Best 10 JavaScript Charting Libraries for Every Data Visualization Need

Best 10 JavaScript Charting Libraries for Every Data Visualization Need
If you're interested in learning how to visualize your findings, read on for a list of great data viz libraries to help get you started. In this article, you'll see best 10 JavaScript charting libraries for every data visualization need

Nowadays, the amount of data grows exponentially, and the more information we see, the harder it gets to process it. That’s why we need data visualization — in charts and dashboards, preferably interactive. It helps us humans save a lot of time and effort to view, analyze, and understand data, and make the right, informed decisions based on that.

In the modern HTML5 web, one can hardly deny that JavaScript is the most versatile and simplest technology to make use of for visualizing data. So if you are a front-end web developer, you either already know what JS charts are all about, or your first task to make them will come in a (short) while.

There are numerous JavaScript charting libraries out there, each with their specific pros and cons as with any tools. To make your life easier, I decided to tell you about my favorite ones. I think the following ten are the best JS libraries for creating charts and can be really helpful in solving one or another particular data visualization task, whether it’s basic or advanced. Follow me and check them out to make sure you know the basics about them and have not missed out on some good one for your current or next big project.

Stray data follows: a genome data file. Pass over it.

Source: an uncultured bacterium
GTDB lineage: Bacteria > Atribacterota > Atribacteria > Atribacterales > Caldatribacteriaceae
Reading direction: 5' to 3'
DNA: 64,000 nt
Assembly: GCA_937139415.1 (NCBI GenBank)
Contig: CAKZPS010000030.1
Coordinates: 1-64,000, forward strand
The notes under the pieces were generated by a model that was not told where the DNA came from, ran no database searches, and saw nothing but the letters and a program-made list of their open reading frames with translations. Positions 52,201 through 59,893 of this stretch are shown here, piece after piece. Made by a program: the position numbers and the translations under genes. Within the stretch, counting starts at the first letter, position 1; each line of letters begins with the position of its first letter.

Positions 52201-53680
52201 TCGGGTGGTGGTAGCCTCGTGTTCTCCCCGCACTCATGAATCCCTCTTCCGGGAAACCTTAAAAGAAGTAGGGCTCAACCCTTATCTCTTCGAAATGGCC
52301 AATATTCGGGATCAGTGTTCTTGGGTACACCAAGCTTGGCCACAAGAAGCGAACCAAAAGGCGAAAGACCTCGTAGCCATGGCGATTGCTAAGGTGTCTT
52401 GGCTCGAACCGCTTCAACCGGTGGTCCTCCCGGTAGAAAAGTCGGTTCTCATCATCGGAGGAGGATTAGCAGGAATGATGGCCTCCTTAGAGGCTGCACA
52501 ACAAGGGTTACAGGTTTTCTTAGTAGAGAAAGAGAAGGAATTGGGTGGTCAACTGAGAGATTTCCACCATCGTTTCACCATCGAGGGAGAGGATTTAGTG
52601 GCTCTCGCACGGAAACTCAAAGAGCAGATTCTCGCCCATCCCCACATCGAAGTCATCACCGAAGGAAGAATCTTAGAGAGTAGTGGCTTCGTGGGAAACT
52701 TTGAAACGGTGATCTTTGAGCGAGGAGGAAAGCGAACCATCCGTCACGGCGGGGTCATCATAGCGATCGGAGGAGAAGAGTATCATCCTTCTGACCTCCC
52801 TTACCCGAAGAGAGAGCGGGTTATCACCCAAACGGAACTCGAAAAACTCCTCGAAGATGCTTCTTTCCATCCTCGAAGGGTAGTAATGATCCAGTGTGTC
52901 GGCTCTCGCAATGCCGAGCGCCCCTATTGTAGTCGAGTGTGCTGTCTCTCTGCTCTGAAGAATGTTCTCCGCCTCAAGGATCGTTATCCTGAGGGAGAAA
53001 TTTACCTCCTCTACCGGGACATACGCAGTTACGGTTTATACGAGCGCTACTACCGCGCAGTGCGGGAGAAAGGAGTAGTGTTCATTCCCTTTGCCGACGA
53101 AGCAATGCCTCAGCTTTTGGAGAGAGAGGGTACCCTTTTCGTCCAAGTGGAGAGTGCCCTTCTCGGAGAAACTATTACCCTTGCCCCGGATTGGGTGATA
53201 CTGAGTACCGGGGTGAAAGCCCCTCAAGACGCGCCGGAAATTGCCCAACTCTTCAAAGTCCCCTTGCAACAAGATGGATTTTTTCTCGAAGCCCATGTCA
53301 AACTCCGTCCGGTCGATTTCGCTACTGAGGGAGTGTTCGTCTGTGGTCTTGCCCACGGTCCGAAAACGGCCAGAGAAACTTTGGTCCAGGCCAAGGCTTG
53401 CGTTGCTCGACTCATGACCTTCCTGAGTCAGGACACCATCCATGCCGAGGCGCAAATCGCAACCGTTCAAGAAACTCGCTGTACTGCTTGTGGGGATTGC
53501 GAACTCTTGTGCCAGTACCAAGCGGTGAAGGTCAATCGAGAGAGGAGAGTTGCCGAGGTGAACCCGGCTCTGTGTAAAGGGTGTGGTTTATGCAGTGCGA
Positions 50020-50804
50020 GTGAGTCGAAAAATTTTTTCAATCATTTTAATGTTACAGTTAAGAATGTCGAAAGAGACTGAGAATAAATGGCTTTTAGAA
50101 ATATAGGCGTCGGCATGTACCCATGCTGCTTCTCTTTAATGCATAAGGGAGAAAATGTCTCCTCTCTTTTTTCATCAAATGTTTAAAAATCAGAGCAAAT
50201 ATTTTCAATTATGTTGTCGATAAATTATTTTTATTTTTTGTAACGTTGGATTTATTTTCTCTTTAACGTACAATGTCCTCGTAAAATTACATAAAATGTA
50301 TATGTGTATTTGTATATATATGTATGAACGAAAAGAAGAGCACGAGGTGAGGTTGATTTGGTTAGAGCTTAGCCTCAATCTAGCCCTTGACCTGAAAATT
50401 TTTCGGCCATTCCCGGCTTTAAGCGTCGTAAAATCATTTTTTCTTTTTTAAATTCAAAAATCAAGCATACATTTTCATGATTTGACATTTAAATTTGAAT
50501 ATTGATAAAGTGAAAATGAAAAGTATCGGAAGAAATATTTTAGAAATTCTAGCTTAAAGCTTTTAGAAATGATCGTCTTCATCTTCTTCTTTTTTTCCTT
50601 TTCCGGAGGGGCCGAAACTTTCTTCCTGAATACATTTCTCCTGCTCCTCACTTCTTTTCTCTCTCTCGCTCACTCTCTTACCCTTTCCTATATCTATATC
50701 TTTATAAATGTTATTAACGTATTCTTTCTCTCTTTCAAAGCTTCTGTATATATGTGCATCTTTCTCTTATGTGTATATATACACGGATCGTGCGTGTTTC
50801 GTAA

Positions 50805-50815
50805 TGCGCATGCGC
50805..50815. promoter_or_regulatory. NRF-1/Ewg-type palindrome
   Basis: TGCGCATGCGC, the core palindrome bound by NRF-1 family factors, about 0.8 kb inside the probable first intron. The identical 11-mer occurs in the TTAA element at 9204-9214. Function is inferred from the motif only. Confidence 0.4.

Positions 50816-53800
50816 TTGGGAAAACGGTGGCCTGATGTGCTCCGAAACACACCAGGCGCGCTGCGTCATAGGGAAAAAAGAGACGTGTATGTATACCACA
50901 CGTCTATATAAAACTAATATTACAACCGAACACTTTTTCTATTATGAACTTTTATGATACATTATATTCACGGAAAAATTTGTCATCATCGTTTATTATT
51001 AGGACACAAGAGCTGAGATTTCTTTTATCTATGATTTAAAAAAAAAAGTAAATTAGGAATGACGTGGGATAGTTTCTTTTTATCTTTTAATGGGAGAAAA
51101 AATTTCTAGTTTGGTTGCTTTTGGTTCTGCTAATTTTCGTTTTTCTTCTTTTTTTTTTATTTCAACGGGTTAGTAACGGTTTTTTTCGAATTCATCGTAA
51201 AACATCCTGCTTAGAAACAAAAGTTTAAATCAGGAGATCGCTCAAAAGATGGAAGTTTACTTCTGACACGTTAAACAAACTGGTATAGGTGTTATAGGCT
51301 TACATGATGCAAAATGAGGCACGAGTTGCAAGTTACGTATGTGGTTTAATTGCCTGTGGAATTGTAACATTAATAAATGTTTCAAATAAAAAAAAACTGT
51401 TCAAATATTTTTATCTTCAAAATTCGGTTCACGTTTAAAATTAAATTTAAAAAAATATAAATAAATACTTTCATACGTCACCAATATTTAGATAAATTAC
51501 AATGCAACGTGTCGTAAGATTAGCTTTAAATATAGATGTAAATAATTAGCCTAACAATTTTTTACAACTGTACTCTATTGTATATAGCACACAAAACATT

Without more ado, let’s go meet the top JS libraries for data visualization!

amCharts

amCharts is one of the JavaScript charting libraries that are helpful when you need a simple, and at the same time, flexible data visualization solution.

Key features

Pricing

Free for any use, but all charts will include a small, branded link. To remove the link, you need to purchase a paid license (from $180), which also gives you access to priority support.

Learn more about amCharts

AnyChart

AnyChart is a robust, lightweight and feature-rich JS chart library with rendering in SVG/VML. It actually gives web developers a great opportunity to create any different charts that will help to make decisions based on what is seen.

Key features

Pricing

The watermarked version is free. To get rid of the branding, as well as to use AnyChart for any commercial purpose, it’s necessary to buy a license (from $49).

Learn more about AnyChart

Chart.js

Chart.js is a simple yet quite flexible JavaScript library for data viz, popular among web designers and developers. It’s a great basic solution for those who don’t need lots of chart types and customization features but want their charts to look neat, clear and informative at a glance.

Key features

Pricing

A free open-source JS charts library. Released under the MIT license.


Learn more about Chart.js

Chartist.js

Chartist.js is an open-source, unintrusive JS library which can also be used to create nice responsive charts. Generally, Chartist is good for those who need a very simple chart — line, bar, or pie — and who do not require much in terms of data visualization. Good appearance, no need to have many great features in this case.

Key features

Pricing